9. Kung Fu Wang

    Kung Fu Wang Senior Master

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    IMO, for wrestling, the "strength" is more important than the "endurance".

    If you can take your opponent down through the 1st contact, you don't need much endurance. For example, if your head lock is powerful enough to crash your opponent's spine, you can take all his defense and counters away at that moment, you don't need to wrestle with him for 2 hours. If your head lock is also strong enough to crash your opponent's skull, cause pain, and make him to tap out on the ground quickly, you also don't need to play ground game with him for 2 hours.

    Have you ever experienced that when your opponent gets hold on you and you can't even move? In jacket wrestling, if you have a pair of monster grips, when you get hold of your opponent, your opponent can't break your grips, can't attack you with any technique, when and how you are going to take him down will be totally up to you.

    The problem is the strength is much difficult to develop than the endurance. You can't develop your strong arm strength and strong finger strength without going through some hard, painful, tedious, and long time physical training. But after you have developed it, you will find it to be very "convenient" for the rest of your life.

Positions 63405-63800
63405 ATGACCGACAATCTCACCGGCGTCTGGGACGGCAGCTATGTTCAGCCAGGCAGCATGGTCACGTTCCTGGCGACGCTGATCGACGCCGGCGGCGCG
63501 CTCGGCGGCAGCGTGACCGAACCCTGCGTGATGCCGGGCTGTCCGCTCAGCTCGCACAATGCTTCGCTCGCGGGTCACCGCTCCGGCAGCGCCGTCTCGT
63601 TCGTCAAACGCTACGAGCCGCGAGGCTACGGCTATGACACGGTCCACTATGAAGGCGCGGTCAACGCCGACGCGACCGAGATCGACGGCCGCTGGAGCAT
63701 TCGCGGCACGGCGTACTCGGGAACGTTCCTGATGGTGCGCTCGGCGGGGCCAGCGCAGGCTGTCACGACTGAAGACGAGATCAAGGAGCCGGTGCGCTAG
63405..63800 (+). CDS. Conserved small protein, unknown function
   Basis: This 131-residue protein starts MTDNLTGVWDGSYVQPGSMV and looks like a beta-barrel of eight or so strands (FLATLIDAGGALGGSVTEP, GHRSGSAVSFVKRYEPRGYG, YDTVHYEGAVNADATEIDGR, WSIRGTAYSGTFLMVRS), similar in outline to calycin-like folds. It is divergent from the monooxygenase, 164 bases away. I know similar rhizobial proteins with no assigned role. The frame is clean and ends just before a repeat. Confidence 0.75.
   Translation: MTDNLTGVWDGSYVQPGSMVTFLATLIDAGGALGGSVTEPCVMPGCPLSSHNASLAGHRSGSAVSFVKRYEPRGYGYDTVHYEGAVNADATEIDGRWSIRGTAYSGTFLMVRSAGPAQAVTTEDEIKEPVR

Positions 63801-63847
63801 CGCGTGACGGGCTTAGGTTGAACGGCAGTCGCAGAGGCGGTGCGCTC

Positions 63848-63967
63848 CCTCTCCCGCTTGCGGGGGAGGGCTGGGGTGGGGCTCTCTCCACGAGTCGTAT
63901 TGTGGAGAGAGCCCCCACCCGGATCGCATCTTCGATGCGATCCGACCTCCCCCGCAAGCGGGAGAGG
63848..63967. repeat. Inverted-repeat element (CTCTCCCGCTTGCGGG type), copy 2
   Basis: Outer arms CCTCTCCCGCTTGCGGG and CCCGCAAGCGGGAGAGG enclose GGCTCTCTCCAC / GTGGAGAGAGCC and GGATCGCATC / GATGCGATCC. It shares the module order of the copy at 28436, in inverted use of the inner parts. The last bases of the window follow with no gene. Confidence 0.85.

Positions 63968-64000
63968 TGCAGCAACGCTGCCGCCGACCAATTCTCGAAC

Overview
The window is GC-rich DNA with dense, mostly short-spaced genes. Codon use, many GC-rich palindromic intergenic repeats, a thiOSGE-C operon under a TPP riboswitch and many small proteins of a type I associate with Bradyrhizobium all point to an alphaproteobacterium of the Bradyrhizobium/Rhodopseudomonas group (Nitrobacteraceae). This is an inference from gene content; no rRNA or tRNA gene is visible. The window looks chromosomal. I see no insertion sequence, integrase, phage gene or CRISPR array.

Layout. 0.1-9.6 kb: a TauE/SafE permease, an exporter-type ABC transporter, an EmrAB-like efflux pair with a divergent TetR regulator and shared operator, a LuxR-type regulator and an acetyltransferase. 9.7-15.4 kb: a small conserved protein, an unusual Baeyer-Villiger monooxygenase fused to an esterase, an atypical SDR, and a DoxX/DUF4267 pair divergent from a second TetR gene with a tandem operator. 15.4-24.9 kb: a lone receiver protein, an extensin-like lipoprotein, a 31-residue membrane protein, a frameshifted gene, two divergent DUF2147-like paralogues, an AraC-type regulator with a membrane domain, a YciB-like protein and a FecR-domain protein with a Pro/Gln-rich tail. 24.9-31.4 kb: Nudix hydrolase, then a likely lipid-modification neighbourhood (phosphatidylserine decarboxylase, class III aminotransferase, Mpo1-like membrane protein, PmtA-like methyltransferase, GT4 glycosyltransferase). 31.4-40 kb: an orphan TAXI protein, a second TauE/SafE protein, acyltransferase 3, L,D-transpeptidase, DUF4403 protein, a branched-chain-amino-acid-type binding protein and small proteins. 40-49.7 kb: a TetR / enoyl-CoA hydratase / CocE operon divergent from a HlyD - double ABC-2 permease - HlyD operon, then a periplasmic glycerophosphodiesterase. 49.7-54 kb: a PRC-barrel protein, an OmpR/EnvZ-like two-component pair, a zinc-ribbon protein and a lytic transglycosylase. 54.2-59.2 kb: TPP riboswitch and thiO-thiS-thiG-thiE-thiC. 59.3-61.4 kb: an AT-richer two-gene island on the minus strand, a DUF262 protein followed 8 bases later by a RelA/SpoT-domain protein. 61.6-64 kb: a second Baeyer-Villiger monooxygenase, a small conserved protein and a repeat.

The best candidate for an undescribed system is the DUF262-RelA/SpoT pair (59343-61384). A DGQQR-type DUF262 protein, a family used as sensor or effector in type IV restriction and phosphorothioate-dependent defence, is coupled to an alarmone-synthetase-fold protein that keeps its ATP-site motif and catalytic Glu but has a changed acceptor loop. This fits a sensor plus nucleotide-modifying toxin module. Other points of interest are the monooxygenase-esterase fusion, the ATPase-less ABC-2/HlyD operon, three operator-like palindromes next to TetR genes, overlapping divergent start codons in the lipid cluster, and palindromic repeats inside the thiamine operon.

Besides when you get older, it's much easier to "maintain" your strength than to maintain your endurance.
     
    Last edited: Jun 27, 2016
  10. JR 137

    JR 137 Master Black Belt

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    You do realize that none of those techniques you mention are legal in freestyle wrestling, right?

    You make a good point about being stronger will definitely help. However, while wrestling does indeed need strength, being of average strength can be adequate for a beginner. Once you're out of gas, you're done. And you won't accomplish much in practice if you're trying to catch your breath the entire time.

    Yes, it's an older thread the op probably isn't paying attention to much anymore. However...